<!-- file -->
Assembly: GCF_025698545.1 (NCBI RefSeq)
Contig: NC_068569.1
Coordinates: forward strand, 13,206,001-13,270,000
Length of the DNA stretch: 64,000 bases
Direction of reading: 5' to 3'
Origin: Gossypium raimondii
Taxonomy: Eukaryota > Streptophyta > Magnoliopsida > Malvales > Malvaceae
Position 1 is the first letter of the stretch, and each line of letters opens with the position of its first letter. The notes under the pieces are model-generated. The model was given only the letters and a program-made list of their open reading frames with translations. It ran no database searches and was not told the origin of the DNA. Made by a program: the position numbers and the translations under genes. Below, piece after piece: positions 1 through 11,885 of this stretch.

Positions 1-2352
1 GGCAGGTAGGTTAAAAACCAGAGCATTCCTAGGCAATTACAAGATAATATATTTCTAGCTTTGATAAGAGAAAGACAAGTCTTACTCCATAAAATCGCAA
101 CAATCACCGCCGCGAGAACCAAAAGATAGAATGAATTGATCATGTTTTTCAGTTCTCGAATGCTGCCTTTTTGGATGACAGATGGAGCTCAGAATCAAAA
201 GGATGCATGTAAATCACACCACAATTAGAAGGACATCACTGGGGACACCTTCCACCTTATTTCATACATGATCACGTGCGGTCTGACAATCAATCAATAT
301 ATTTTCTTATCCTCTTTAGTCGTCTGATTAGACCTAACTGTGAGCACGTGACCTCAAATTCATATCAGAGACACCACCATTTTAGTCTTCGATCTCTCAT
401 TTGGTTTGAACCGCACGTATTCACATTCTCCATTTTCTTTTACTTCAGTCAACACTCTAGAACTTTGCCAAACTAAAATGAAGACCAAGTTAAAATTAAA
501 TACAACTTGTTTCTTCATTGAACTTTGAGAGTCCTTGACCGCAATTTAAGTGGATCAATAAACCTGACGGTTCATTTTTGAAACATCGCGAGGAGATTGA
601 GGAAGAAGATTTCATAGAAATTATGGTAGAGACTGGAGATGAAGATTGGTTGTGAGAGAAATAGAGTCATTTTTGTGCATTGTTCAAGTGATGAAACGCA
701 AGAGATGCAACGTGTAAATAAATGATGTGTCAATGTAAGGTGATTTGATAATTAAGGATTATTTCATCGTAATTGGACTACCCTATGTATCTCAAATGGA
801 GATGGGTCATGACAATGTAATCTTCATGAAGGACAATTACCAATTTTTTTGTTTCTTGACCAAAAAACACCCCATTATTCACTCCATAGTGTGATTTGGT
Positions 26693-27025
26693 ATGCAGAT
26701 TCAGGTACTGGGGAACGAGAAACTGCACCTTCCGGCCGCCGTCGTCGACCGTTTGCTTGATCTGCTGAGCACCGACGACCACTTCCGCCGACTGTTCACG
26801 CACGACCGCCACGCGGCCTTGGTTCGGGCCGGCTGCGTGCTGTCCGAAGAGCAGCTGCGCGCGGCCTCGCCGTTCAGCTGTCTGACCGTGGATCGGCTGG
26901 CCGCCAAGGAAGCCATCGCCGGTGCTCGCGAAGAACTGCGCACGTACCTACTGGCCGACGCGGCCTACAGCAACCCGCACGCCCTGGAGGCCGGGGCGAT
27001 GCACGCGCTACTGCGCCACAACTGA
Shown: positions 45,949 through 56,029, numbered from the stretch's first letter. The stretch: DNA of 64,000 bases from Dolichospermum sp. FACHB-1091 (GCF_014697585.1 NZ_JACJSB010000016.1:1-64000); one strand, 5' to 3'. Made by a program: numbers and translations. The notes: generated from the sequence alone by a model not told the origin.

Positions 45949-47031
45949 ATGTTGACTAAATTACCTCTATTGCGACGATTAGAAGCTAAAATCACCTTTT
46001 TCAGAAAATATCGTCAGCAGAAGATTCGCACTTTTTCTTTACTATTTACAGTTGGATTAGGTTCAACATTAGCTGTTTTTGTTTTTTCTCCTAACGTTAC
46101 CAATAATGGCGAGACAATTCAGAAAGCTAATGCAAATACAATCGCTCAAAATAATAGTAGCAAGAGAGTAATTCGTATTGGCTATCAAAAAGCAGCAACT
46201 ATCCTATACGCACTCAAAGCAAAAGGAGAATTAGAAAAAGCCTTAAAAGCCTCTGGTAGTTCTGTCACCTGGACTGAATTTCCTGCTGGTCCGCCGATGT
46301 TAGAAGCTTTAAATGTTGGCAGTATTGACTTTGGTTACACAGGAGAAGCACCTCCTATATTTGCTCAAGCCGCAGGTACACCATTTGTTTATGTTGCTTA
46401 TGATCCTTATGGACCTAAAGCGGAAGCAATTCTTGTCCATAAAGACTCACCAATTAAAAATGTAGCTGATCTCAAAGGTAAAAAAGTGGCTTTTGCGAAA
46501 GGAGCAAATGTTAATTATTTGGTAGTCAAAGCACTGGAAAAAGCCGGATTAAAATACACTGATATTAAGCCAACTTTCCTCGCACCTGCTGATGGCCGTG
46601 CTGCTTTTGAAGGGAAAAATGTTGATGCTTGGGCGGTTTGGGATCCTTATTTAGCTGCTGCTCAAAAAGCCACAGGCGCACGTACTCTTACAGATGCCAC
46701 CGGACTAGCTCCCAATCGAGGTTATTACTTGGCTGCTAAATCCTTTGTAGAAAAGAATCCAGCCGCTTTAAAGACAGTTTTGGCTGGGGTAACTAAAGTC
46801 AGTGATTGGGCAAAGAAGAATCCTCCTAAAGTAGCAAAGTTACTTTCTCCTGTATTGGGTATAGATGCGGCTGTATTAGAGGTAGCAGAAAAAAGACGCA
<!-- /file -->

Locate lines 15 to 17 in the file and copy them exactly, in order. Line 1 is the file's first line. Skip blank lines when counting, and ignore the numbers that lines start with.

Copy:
501 TACAACTTGTTTCTTCATTGAACTTTGAGAGTCCTTGACCGCAATTTAAGTGGATCAATAAACCTGACGGTTCATTTTTGAAACATCGCGAGGAGATTGA
601 GGAAGAAGATTTCATAGAAATTATGGTAGAGACTGGAGATGAAGATTGGTTGTGAGAGAAATAGAGTCATTTTTGTGCATTGTTCAAGTGATGAAACGCA
701 AGAGATGCAACGTGTAAATAAATGATGTGTCAATGTAAGGTGATTTGATAATTAAGGATTATTTCATCGTAATTGGACTACCCTATGTATCTCAAATGGA